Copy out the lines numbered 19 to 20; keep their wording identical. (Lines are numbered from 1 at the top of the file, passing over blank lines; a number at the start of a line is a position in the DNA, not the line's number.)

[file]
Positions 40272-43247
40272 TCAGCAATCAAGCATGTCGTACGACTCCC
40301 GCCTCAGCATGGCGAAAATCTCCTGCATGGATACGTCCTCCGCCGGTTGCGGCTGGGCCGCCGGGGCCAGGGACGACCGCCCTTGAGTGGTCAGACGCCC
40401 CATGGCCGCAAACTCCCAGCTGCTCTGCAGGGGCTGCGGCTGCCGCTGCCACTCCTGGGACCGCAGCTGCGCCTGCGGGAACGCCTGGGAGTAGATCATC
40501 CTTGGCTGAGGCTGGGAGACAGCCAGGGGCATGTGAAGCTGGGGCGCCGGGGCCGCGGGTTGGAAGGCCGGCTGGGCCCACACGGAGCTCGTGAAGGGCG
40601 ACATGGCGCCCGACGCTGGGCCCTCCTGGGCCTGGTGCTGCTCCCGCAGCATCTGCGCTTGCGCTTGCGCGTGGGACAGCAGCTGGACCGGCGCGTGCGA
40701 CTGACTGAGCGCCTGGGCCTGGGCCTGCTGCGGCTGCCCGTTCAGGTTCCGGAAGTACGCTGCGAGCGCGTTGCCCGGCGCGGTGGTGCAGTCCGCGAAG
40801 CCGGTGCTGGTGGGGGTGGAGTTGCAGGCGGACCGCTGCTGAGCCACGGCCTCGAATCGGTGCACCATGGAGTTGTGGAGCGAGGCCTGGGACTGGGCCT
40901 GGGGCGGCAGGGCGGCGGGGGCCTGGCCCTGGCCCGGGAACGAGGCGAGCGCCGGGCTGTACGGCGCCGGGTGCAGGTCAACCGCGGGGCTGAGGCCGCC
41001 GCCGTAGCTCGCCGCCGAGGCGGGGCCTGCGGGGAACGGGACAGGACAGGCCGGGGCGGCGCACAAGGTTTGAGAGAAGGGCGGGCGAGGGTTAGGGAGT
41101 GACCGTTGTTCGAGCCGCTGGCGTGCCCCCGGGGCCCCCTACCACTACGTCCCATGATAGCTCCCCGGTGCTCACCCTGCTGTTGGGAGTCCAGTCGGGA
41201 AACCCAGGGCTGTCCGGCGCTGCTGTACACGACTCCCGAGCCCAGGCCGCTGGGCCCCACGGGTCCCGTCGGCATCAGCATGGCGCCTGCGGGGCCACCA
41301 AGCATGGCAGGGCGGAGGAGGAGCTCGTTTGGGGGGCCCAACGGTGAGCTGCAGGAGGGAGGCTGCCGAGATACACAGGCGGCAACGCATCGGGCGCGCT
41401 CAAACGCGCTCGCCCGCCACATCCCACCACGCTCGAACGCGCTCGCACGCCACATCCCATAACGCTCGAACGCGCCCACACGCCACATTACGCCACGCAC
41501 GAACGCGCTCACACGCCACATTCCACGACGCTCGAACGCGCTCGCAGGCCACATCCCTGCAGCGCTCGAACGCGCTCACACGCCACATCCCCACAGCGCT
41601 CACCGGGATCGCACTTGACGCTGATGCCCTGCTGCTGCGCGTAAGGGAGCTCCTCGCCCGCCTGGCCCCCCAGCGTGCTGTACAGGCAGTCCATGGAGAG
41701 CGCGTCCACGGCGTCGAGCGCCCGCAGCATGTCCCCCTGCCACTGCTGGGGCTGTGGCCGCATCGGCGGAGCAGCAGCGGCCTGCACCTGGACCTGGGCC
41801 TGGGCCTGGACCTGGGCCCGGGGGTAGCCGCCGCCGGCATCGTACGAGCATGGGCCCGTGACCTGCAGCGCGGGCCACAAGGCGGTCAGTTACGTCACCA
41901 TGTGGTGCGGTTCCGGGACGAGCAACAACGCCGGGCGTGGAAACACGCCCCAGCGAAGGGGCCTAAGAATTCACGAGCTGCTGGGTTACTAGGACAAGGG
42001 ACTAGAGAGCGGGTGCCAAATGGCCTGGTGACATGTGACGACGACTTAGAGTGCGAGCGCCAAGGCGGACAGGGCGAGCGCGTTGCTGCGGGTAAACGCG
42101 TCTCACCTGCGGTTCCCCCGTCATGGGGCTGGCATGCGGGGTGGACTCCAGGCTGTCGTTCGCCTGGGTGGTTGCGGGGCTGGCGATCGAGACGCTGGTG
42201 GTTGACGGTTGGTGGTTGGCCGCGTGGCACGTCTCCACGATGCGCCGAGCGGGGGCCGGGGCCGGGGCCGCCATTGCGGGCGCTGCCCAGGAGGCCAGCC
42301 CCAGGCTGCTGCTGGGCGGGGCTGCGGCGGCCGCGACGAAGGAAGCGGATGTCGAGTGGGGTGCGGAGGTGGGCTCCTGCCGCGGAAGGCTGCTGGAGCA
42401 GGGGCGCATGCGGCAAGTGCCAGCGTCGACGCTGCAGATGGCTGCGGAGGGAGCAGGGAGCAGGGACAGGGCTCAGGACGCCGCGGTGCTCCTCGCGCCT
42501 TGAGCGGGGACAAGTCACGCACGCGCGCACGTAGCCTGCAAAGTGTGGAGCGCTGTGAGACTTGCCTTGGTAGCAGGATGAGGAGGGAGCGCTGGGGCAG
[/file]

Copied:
41901 TGTGGTGCGGTTCCGGGACGAGCAACAACGCCGGGCGTGGAAACACGCCCCAGCGAAGGGGCCTAAGAATTCACGAGCTGCTGGGTTACTAGGACAAGGG
42001 ACTAGAGAGCGGGTGCCAAATGGCCTGGTGACATGTGACGACGACTTAGAGTGCGAGCGCCAAGGCGGACAGGGCGAGCGCGTTGCTGCGGGTAAACGCG